A growing number of women are taking to cycling for recreation and transport. Female-only biking groups are becoming a familiar sight around suburban Auckland. One of them is the Lady Gang.
Lucy Handford joined the group six months ago after moving to New Zealand from the UK.
She loved that it let cyclists go at their own speed, rather than having to keep up with the pace set by men.
"It's probably got me more into cycling," she said.
"You get to know people and get to know Auckland while getting fit. It's the whole package."
Cyclist Jessica Rose, 37, who describes herself as a "lady bike advocate", is passionate about getting more people behind the handlebars.
"Riding a bike is just like walking but even less effort. Because of that you can wear anything. You don't need a special sports uniform."
Cycling Action Network spokesman Patrick Morgan said a city can judge the quality of its cycling by the gender mix of people on bikes. The main reason people don't cycle is a lack of decent bike lanes combined with a fear of traffic.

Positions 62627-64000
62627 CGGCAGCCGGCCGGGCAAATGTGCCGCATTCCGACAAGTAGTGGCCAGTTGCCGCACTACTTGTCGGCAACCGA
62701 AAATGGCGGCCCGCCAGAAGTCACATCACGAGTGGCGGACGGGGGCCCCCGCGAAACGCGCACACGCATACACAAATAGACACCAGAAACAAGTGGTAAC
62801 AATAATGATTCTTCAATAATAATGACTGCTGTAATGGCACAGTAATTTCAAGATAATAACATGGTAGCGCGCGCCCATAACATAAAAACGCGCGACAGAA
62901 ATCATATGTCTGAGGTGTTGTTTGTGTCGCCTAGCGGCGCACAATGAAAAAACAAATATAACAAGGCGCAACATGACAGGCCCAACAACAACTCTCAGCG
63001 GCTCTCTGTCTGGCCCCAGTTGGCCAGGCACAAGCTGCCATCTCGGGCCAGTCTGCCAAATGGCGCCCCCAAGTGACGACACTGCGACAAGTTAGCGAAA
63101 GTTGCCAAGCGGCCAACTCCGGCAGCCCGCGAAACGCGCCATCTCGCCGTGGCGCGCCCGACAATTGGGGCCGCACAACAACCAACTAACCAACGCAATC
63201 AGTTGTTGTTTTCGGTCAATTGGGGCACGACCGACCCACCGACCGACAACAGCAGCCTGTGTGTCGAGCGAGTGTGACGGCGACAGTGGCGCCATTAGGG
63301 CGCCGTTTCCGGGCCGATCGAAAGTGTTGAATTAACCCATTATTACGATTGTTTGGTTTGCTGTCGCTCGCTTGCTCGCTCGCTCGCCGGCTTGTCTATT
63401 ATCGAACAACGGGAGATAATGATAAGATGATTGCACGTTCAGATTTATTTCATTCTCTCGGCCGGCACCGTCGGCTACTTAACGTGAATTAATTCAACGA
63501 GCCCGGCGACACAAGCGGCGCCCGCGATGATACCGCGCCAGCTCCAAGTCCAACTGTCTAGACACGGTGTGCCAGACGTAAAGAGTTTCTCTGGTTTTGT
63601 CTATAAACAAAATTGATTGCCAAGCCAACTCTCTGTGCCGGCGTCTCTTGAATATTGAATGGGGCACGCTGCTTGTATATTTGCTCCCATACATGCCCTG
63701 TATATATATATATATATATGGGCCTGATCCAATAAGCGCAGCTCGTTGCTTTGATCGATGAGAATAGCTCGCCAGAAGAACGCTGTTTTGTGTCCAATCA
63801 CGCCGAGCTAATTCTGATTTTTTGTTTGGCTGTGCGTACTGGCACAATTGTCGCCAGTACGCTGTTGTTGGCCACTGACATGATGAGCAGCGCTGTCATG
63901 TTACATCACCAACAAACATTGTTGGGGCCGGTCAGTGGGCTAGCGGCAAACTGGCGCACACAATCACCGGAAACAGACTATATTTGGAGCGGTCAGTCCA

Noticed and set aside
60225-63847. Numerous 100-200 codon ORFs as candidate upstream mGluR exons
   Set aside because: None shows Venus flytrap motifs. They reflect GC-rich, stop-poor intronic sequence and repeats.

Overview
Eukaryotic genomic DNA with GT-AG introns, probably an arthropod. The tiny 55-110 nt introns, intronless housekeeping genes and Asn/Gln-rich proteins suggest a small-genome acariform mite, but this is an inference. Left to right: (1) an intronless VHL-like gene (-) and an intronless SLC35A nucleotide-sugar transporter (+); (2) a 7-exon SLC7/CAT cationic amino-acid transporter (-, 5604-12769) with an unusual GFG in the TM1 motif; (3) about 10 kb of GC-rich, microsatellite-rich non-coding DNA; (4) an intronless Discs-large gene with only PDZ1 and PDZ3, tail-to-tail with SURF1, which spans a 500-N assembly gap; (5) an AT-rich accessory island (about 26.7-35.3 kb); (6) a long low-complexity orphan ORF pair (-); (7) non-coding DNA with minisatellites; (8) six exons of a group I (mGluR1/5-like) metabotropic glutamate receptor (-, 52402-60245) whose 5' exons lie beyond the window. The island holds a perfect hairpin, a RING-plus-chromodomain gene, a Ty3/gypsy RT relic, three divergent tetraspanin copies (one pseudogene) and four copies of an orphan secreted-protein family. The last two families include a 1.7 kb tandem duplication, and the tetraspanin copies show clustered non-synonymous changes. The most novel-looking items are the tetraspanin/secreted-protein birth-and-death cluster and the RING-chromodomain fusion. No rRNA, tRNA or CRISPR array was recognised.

"If you don't see any women on bikes you've probably got pretty crap cycling infrastructure."
AT cycle and walking manager Kathryn King said New Zealand still has a low number compared to Dutch and Danish cities where up to 70 per cent of cyclists are women.
"It's quite amazing. You see parents with kids on their bikes and huge amounts of bike parking outside shops."
She said AT is considering targeting certain demographics in Auckland suburbs close to good cycling infrastructure. One of the first areas they will look at is the north-western cycle way, which has 160,000 people who live nearby it, King said.
Rose understands why some women still haven't taken up cycling. She thought lady riders had increased by a "bajillion per cent" in the past four years, and hopes that will grow.
On your bike
Auckland Transport says there are nearly 100,000 female cyclists in the City of Sails, compared with more than 140,000 men.
Women bike regularly.